Jesus did not come to earth to erect a monument, but to create a missional movement involving healthy relational connections with God and others. A ministry of any size and shape is only as good as its relational connections to God and one another in the ministry before the surrounding world.
The Gospel story—the Good News of Jesus Christ—is all about relational connections for now and eternity. We see such connections in Jesus’ prayer offered last Thursday evening—Maundy Thursday—during Passion Week, as recorded in John 17.
You learn a great deal about what really matters to someone when they are under extreme duress. During his passion, Jesus never lost sight of relational connectedness no matter how distressed he was: the Good News involves Jesus’ connection to the Father, our connection to Jesus before the Father, and our connection to one another in relation to Jesus and his Father through the Spirit. We will address each aspect in turn in three successive blog posts. In this post, we will consider briefly John 17:1-5 and reflect upon the following: Jesus longs to reconnect with the Father after departing this world.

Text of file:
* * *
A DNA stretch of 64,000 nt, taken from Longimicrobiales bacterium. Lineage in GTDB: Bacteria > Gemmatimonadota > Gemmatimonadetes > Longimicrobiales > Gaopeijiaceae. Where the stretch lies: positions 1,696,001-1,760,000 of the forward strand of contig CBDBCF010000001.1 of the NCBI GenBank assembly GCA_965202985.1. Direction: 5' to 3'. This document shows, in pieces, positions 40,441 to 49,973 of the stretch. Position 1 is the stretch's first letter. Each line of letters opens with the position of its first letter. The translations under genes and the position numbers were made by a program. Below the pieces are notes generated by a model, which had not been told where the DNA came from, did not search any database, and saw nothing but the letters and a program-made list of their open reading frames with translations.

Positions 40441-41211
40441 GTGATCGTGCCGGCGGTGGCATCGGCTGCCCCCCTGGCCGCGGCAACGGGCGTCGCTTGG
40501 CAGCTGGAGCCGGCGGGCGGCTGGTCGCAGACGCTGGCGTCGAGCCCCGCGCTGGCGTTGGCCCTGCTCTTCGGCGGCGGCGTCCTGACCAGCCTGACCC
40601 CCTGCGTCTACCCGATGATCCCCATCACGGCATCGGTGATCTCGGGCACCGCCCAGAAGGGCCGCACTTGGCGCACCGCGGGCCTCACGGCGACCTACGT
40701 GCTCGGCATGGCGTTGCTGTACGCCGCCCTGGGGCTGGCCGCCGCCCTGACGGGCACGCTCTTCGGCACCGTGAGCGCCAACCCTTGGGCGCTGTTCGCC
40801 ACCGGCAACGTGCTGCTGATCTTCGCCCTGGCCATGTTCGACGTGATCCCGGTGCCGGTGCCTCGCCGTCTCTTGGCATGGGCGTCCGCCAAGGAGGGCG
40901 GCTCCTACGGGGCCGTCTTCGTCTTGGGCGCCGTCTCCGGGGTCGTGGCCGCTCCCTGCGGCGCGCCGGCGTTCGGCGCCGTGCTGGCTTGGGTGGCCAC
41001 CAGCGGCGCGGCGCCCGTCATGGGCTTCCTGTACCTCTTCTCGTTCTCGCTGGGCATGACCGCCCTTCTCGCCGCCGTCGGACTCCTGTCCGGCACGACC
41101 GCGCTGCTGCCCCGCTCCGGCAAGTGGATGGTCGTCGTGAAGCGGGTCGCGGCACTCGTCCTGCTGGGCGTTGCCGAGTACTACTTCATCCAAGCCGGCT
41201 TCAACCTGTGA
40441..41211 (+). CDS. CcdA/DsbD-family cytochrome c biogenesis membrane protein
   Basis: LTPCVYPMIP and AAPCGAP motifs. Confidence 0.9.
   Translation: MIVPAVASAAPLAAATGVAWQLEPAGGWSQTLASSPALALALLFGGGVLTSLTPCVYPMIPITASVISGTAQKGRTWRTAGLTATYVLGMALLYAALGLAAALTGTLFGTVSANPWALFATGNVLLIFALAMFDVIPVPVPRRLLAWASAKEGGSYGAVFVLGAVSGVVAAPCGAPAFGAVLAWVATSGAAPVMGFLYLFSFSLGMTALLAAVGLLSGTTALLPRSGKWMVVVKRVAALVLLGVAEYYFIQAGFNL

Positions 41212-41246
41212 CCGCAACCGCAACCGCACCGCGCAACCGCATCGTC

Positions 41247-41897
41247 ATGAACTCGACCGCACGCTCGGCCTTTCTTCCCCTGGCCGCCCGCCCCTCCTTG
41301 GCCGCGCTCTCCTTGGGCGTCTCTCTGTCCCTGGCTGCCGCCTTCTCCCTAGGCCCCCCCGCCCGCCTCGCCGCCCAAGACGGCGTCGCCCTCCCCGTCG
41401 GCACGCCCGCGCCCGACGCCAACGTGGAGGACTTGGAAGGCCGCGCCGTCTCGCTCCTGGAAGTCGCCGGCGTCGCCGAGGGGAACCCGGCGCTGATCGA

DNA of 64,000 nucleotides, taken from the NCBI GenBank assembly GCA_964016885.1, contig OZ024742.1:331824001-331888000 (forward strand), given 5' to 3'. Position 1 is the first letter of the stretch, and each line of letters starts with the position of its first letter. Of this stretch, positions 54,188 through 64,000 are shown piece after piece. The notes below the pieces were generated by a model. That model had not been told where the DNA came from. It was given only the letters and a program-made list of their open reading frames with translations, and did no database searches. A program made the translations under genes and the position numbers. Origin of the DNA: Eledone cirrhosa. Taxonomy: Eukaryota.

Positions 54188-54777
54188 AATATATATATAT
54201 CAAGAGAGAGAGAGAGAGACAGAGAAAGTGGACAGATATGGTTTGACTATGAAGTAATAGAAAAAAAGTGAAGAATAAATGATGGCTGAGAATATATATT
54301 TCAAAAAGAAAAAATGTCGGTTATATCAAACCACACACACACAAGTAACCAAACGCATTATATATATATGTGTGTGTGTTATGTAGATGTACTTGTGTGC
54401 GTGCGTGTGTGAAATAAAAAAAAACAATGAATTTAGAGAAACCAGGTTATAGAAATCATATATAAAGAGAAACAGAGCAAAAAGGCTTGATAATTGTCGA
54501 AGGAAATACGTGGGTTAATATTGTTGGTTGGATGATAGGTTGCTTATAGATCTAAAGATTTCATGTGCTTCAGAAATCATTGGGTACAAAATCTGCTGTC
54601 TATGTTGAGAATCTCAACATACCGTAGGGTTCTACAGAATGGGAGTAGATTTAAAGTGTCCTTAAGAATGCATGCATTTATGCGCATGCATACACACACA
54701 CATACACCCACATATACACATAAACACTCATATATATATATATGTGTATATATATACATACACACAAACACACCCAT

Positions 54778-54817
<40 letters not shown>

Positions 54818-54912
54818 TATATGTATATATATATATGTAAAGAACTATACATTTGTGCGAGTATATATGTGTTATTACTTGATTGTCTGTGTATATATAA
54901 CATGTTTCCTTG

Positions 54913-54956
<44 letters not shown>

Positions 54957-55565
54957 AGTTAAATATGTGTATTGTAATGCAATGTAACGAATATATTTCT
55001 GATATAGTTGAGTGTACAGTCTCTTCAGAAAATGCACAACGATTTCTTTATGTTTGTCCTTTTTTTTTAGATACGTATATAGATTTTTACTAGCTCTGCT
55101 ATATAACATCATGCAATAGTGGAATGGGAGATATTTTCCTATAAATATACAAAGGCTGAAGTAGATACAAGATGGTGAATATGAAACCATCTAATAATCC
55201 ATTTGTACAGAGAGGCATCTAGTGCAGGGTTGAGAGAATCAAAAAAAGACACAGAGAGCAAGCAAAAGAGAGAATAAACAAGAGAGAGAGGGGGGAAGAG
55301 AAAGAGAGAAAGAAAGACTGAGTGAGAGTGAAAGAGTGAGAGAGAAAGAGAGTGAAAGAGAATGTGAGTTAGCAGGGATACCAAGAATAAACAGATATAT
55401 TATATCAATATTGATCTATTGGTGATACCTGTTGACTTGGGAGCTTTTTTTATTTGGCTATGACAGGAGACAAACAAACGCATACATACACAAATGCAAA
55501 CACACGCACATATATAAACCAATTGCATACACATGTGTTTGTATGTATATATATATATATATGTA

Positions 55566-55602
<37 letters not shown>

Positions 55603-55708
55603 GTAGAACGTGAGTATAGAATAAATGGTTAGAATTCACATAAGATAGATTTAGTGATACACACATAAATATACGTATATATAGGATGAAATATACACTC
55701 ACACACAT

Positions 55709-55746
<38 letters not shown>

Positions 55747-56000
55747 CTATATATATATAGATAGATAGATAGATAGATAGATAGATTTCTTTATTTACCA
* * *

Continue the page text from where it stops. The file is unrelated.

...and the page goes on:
When Jesus had spoken these words, he lifted up his eyes to heaven, and said, “Father, the hour has come; glorify your Son that the Son may glorify you, 2 since you have given him authority over all flesh, to give eternal life to all whom you have given him. 3 And this is eternal life, that they know you, the only true God, and Jesus Christ whom you have sent. 4 I glorified you on earth, having accomplished the work that you gave me to do. 5 And now, Father, glorify me in your own presence with the glory that I had with you before the world existed.” (John 17:1-5; ESV)
So, what does Jesus’ desire to reconnect with the Father after departing this world signify for us, and for missional movements today? Such relational connectivity undergirds all reality. If this is true of the triune God from all eternity, we should take to heart that a solid foundation for life and ministry always involves healthy relationality. Jesus does not operate in life in traumatic reaction to ‘Father wounds.’ It is because of the Father’s love for him that he is willing to be wounded for us so we can share in the relational reality of God’s glorious love for all eternity. Eternal life involves knowing God and his Son experientially, not simply intellectually (John 17:3). Knowledge of God according to John’s Gospel in general and John 17 in particular signifies participation in God’s glorious love.
Do we engage in missional endeavors from the vantage point of participating in God’s life of glorious love for all eternity? Do we long to glorify God in Christ Jesus and experience eternal communal life in relation to them in the Spirit? Or does our supposed missional engagement proceed in a self-referential and non-relational manner that entails building a monument for our own glory?